By Evan Goldaper

It’s the final challenge of the first chapter. Armed only with a metal strainer, you’ve got to stop an insane actor from using a pipe organ to hypnotize the world, starting with former child stars. What should you do?

The amazing thing about Sam and Max Save the World is that it only gets more bizarre and enjoyable from there. For those who aren’t familiar, it’s a game about two freelance police officers: Sam, a talking dog in a suit, and Max, his deviously violent rabbit sidekick. Together, they have to save the world (as the title clearly states) from a variety of hypnotism and brainwashing-related mysteries. Though it was originally released in a monthly episodic format back in 2006 and 2007, it has been completed and is now essentially one complete full-length title.

The game is a rare thing—it has genuinely good writing. Of course, that’s vital for any point-and-click adventure, but the sheer quality of the dialogue and voice acting was surprising. I can’t think of any other video game this funny; the quality is on par with many cartoons. Sam’s deadpan is the perfect counter to Max’s insane ranting, turning even the usually dull observational banter that characterizes the genre into comedy gold. Even background characters are memorable; there weren’t any who I dreaded having to talk to, even repeatedly.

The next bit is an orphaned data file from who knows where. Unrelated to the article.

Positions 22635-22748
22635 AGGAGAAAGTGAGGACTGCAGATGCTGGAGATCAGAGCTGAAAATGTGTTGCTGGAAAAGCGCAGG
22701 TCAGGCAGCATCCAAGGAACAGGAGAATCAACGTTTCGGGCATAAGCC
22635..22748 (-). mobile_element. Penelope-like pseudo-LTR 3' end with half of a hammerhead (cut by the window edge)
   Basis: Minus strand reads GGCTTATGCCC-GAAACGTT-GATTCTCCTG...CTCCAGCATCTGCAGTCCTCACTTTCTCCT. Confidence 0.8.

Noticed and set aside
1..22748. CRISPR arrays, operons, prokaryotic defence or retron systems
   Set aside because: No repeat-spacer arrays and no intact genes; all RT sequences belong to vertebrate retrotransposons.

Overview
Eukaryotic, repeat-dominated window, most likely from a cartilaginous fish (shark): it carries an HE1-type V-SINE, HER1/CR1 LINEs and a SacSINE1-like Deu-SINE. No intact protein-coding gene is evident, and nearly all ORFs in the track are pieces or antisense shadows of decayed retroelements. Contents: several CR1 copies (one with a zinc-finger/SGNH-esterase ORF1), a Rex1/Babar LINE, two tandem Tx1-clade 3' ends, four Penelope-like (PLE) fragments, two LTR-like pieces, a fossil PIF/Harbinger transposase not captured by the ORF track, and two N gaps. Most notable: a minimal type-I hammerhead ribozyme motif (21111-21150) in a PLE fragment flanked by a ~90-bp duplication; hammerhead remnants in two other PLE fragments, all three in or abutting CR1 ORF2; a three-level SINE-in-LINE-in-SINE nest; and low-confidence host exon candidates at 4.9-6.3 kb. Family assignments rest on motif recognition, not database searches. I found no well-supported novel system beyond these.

Point-and-click games aren’t without their caveats, though. Many people fear that games like this will be mostly dialogue rather than gameplay. That’s not completely incorrect—at times, I did feel more like I was watching than playing, but never for very long. There are clever, consistently surprising puzzles throughout, and these challenges grow quite difficult by the game’s end. With that said, none of them are impossible, and all of them are very satisfying when completed.

Simply put, everyone should at least give Sam and Max Save the World a try. On Telltale Games’ website, a little less than 30 dollars will get you the entire game, and doubters can download demos of any chapter or the entirety of Episode 4: Abe Lincoln Must Die!, which amounts to one-sixth of the game, for free.

It’s worth a shot. After all, those child stars aren’t going to defeat themselves.


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